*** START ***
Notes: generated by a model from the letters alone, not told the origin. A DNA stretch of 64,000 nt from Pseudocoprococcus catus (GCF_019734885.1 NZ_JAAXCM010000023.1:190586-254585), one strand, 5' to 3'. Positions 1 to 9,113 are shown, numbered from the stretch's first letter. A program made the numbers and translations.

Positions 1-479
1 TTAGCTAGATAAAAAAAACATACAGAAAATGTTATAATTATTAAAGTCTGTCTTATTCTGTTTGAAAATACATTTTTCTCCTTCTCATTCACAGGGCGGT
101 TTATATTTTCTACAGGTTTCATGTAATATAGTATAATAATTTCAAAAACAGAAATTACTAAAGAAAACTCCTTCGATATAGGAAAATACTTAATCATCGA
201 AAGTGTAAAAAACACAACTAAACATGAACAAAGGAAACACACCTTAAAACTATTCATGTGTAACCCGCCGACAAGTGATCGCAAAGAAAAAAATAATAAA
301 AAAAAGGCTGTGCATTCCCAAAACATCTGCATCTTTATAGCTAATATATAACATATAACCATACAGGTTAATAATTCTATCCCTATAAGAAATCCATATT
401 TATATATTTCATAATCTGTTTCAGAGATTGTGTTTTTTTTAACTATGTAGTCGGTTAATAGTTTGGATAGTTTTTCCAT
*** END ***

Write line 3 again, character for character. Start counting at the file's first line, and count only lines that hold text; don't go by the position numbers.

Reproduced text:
1 TTAGCTAGATAAAAAAAACATACAGAAAATGTTATAATTATTAAAGTCTGTCTTATTCTGTTTGAAAATACATTTTTCTCCTTCTCATTCACAGGGCGGT